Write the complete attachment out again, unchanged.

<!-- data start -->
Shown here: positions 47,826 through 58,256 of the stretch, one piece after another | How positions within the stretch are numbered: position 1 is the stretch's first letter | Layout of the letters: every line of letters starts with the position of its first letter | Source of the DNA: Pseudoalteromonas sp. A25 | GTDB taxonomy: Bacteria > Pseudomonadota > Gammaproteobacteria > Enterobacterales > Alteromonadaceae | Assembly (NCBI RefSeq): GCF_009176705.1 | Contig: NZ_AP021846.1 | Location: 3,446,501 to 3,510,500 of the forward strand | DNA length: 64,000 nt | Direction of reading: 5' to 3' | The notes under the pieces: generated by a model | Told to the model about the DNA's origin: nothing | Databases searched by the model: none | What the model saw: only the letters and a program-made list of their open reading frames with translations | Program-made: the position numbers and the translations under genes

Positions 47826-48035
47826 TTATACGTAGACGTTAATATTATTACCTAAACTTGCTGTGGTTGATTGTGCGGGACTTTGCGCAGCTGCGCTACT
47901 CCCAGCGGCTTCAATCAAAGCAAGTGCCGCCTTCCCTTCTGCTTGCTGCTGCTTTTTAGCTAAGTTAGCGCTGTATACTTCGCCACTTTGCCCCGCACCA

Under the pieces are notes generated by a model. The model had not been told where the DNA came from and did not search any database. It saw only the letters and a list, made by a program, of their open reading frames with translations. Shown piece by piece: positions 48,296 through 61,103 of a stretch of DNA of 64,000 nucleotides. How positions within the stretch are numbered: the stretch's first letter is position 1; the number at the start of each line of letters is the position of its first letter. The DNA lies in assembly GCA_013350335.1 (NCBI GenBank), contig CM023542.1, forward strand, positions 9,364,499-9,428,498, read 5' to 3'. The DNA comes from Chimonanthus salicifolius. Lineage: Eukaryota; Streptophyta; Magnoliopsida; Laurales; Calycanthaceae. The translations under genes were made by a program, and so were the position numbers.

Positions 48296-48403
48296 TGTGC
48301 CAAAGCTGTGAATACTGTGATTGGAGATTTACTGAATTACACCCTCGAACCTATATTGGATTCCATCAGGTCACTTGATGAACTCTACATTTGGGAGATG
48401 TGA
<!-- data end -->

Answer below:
Shown here: positions 47,826 through 58,256 of the stretch, one piece after another | How positions within the stretch are numbered: position 1 is the stretch's first letter | Layout of the letters: every line of letters starts with the position of its first letter | Source of the DNA: Pseudoalteromonas sp. A25 | GTDB taxonomy: Bacteria > Pseudomonadota > Gammaproteobacteria > Enterobacterales > Alteromonadaceae | Assembly (NCBI RefSeq): GCF_009176705.1 | Contig: NZ_AP021846.1 | Location: 3,446,501 to 3,510,500 of the forward strand | DNA length: 64,000 nt | Direction of reading: 5' to 3' | The notes under the pieces: generated by a model | Told to the model about the DNA's origin: nothing | Databases searched by the model: none | What the model saw: only the letters and a program-made list of their open reading frames with translations | Program-made: the position numbers and the translations under genes

Positions 47826-48035
47826 TTATACGTAGACGTTAATATTATTACCTAAACTTGCTGTGGTTGATTGTGCGGGACTTTGCGCAGCTGCGCTACT
47901 CCCAGCGGCTTCAATCAAAGCAAGTGCCGCCTTCCCTTCTGCTTGCTGCTGCTTTTTAGCTAAGTTAGCGCTGTATACTTCGCCACTTTGCCCCGCACCA

Under the pieces are notes generated by a model. The model had not been told where the DNA came from and did not search any database. It saw only the letters and a list, made by a program, of their open reading frames with translations. Shown piece by piece: positions 48,296 through 61,103 of a stretch of DNA of 64,000 nucleotides. How positions within the stretch are numbered: the stretch's first letter is position 1; the number at the start of each line of letters is the position of its first letter. The DNA lies in assembly GCA_013350335.1 (NCBI GenBank), contig CM023542.1, forward strand, positions 9,364,499-9,428,498, read 5' to 3'. The DNA comes from Chimonanthus salicifolius. Lineage: Eukaryota; Streptophyta; Magnoliopsida; Laurales; Calycanthaceae. The translations under genes were made by a program, and so were the position numbers.

Positions 48296-48403
48296 TGTGC
48301 CAAAGCTGTGAATACTGTGATTGGAGATTTACTGAATTACACCCTCGAACCTATATTGGATTCCATCAGGTCACTTGATGAACTCTACATTTGGGAGATG
48401 TGA